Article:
Voting Our Destruction

Voting Our Destruction

Some birds will still sing and flora abide
no matter what human might reside
in the colorless house with the POTUS inside.
But not so for those that have already died.
In the past year, seven more
have ceased to run or swim or roar.

The outcome of our land and sea,
each animal , insect and tree
depends on policies they make.
Will Earth survive or will we bake
on the spit of reckless choices,
protests made by unheard voices?

Will we find, at end of day
we’ve voted our kids’ lives away?
These are the species lost to us
in last year’s sparring, useless fuss:

                      • Sumatran Rhino. …
                      • Chinese paddlefish. …
                      • Yangtze giant softshell turtle. …
                      • Indian Cheetah. …
                      • Spix Macaw. …
                      • Catarina Pupfish. …
                      • Indochinese tiger

What new denizens will perish
from this Earth we say we cherish?
Yet we vote its life away
And we’re the ones who’ll have to pay.

 

Today the loss of species is estimated to be between 1,000 and 10,000 times than that of the natural extinction rate. WWF reports that between 0.01% and 0.1% of all species go extinct every year. Considering the fact that there are around two million species on the planet, it means between 200 and 2,000 extinctions occur every year. And note, we are talking about species of which humans are one.

As per the 2018 report of World Wildlife Foundation (WWF), there’s a 60% decline in the population of mammals, birds, fish, reptiles, amphibians in just 40 years. As per the IUCN Red List, more than 30,000 species are threatened with extinction, which means 27% of the nearly 1,12,000 species accessed so far are under grave danger.

In the past ten years, 33 plant species have become extinct. The species listed above in my poem all vanished in 2019. I was unable to find a list for 2020.

 

Prompt words today are flora, outcome, fated and reside.
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10 thoughts on “Voting Our Destruction

  1. Christine Goodnough

    Yes, we are really upsetting things — and I find the average person is as much to blame, or doesn’t care. I’ve mentioned to some folks that (pest-consuming) barn swallows will soon be extinct and their react is “Good! They make such a mess.” Endangered pocket gophers? “Don’t worry. We don’t need them.” One farm woman told me they routinely destroy robin nests and eggs because “they eat our strawberries.”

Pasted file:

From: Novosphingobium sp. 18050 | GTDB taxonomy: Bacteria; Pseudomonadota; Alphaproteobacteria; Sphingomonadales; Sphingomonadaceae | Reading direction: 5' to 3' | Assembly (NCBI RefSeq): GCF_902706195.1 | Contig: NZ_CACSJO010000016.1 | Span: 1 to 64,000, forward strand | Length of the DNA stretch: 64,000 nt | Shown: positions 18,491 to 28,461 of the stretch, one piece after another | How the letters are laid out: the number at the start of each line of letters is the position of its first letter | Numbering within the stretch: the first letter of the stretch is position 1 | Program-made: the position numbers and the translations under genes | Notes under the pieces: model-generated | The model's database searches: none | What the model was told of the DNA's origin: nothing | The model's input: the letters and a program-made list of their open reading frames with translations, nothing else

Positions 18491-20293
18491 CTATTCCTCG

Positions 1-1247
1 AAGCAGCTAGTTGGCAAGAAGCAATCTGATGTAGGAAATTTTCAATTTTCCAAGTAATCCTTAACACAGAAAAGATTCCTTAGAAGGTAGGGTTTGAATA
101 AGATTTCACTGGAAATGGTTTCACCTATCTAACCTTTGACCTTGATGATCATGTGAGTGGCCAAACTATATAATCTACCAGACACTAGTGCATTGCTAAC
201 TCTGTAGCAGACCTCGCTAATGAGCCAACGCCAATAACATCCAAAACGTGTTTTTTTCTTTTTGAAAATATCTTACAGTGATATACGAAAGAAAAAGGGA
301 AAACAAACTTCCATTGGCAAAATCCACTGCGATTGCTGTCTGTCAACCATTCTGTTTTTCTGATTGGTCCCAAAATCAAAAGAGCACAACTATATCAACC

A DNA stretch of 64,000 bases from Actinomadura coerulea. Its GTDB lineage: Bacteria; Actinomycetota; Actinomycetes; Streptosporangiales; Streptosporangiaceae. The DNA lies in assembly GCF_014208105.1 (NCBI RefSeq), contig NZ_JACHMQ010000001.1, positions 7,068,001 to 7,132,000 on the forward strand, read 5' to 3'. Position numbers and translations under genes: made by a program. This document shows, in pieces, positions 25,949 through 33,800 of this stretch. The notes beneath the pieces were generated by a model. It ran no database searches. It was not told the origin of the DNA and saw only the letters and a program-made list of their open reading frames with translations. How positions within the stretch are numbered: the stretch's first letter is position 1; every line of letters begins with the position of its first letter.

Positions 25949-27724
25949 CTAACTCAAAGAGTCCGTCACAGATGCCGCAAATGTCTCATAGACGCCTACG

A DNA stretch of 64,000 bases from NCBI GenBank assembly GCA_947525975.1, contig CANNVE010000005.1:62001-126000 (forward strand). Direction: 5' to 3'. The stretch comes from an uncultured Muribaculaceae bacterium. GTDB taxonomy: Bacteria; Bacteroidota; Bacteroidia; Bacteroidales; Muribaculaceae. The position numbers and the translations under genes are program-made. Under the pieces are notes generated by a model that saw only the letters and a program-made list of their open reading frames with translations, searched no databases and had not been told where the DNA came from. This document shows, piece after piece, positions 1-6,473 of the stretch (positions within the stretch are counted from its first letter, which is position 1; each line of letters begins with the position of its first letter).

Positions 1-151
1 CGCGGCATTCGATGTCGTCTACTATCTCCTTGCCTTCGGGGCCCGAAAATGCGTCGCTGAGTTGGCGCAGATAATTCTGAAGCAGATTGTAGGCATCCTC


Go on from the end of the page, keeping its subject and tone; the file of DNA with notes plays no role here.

I find that when some creature interferes with lifestyle or income, people are quick to say, “Let’s destroy them,” not thinking we’re upsetting the natural chain reaction. Friends think I’m wacky to fuss about messy birds and farm pests.
    End of rant. 😉

    Liked by 1 person

    Reply
    1. lifelessons Post author

      I know. Hard to convince folks that everything in the world isn’t here just for us. And, that everything is interrelated. I certianly don’t think of this when I step on a cockroach or poison carpenter ants stripping my garden, but it’s all part of the same balance. How much of a species that infringes upon our territory do we allow to exist and how do we determine “how much” is our territory? Population control has to be part of the mix and if we don’t take care of it, nature will.

      Liked by 1 person

      Reply
    2. Sam V

      Thanks, you said it for me. Upsetting the balance of nature will always will have consequences far beyond what we plan or even envision~!

      Like

      Reply
  2. bushboy

    I have no words. So much has gone it saddens me. Governments and money are killing our world and don’t give a stuff as long as their pockets are lined. The loss of one plant starts a chain reaction that ends up at the top of the food chain.

    Like

    Reply

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